Emma ended up studying Fashion Marketing at SCAD in Savannah, Georgia where she also wrote “One Last Drink.” “Songwriting had always been my form of therapy throughout high school and college, but by the time I was graduating, I lowkey started freaking out, as most almost grads do! I finally realized or at least stopped lying to myself, that I wanted to try to pursue my true passion: music,” she connects the two parts of her.
“I’m so incredibly grateful that I went to school and gained the knowledge and friendships I did though–it makes being an indie artist a lot easier when you can do your own A&R! It’s so easy to have multiple passions in life, especially in the arts, it’s hard to decide what you want to do, what your true purpose is. I think my most important epiphany was deciding that I didn’t have to choose anymore,” she reflects.
Aside from getting to study her other love of fashion and gaining new skills, taking classes about fashion and branding helped her develop as an artist in the same way that being an artist helped influence the way she looked at fashion and branding. “Writing throughout growing up really helped me see the big picture with projects within my major and especially with branding–as you’re telling a visual story to connect to your audience.”
“And with marketing the biggest take away I learned that goes across all my artistic endeavors, is that you never sell a physical object but rather an idea,” Emma continues. “I think that knowledge has definitely altered the way I paint my storylines in my own music.”
When you’re sad and down you have so much to say, like you want to rip a band-aid over and over to get it over with, so I wrote a lot.
Along with her work, understanding branding and design clearly show in her overall artistry and personality. “I think your branding and message as an artist definitely takes some time to come full circle, just as it takes time to grow and really come into your own life,” she explains about how she is displaying her image. “My aesthetic and branding are genuine to my personality, soft and sweet, with a little salt too. I’ve also always been fascinated with history and art history in specific, so that comes through in a lot of my imagery, too.” Artsy aesthetic and the incorporation of graphic design in her visuals and artistic expression shows clearly.
For sure, Emma’s career is just getting started despite music being a part of her life for a long time. Reflecting back on her songwriting when music was predominantly a hobby versus now, the biggest thing Emma has realized is that self-care and being in a safe/healthy mind space carries just as much merit in artistry than being hurt.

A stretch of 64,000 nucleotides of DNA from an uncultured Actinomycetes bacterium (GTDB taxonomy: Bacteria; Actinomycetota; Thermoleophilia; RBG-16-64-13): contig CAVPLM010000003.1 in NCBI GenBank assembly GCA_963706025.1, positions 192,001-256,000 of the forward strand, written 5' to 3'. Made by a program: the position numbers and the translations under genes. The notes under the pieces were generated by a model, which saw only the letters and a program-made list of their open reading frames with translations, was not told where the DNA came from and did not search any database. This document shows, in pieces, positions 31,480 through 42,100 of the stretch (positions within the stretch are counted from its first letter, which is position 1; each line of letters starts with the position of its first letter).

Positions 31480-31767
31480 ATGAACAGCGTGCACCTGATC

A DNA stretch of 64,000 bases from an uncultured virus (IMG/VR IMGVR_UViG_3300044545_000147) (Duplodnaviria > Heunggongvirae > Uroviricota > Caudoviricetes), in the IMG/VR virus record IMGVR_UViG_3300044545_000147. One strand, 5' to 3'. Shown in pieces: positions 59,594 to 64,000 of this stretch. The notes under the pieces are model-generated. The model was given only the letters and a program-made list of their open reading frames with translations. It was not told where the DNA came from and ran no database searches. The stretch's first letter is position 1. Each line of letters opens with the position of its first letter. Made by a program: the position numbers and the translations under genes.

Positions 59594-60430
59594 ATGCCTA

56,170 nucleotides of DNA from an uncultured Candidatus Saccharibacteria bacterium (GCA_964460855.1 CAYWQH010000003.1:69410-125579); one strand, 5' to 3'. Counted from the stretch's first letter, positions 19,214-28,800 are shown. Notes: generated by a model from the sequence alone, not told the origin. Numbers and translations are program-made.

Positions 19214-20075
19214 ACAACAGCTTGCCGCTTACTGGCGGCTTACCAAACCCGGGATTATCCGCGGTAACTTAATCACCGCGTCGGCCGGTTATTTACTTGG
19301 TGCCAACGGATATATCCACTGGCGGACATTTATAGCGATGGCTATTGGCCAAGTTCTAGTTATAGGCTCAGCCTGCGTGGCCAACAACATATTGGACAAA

“I don’t have to be depressed in order to write good music. I sort of laugh when I say it, but it’s seriously so true,” she starts. “In high school when I started writing, a lot of my lyrics were super depressing as I was depressed at the time and have battled with depression ever since. I started writing when my dad got diagnosed with cancer and it really was my therapy, an outlet for me to hit pause on life and figure all my thoughts out.” After a three-year cancer battle, her dad passed away which led to her depression worsening. “I truly believe that music is the number one reason that I was able to pull through that depression, and the other times it’s hit me too.”
It took Emma needing to find a release and a way to get her emotions out that greatly influenced her songwriting at the time, “When you’re sad and down you have so much to say, like you want to rip a band-aid over and over to get it over with, so I wrote a lot.” However, as she’s gotten better and grown, Emma realized it’s not the sadness that made her music worth it, it was the expression. “When I’ve been at my happiest, I’ve written some of my best work too! So that’s what I would want to tell that young girl, that you can be happy and still create meaningful art!”
Closing out our interview, we discussed Emma’s dedication towards promoting the message of girls supporting each other. “It’s so sad that from such a young age society ingrains in young girls minds’ that we need to compete with each other for men’s attention and approval. That we need to get our validation from them, which is absurd but hey that’s what thousands of years at the bottom of the food chain will do for ya,” Emma exclaims.
“I was never one that was boy crazy at a young age, in fact, I would always hardcore judge girls in middle school and high school for changing the way they acted around boys–but as I’ve gotten older I realized that I can’t judge them for something that society has taught them to do.” This realization also helped Emma discover how she was influenced by men over women during her formative years.
“I’ve only recently realized how much I sought validation from men in the past, and especially in my past relationships–my father was my idol and greatest role model growing up, as was my swim coach. So two of my biggest influences and mentors were males.” She continues, “I think without knowing it, I always sought their approval and validation, which carried over to my intimate relationships as well. It takes a lot of time to really get to know yourself and your wiring.”
When it comes to girls supporting other girls, Emma shares that the motto needs to extend to girls supporting and understanding themselves as well. “I think that it’s important that girls spend more time with themselves, and trust themselves and their own voices,” she says adding that trusting and understanding yourself is more important than seeking approval from others.
Emma Remelle’s Mini-Playlist for Readers [Listen Here]:
■ Oh, What a World – Kacey Musgraves
■ Roses – Carly Rae Jepsen
■ Power Trip – J. Cole
■ Never Let Me Go – Florence + the Machine
■ New Slang – The Shins
“One Last Drink” is available anywhere you listen to music.
(photo cred: Ornelle Chimi)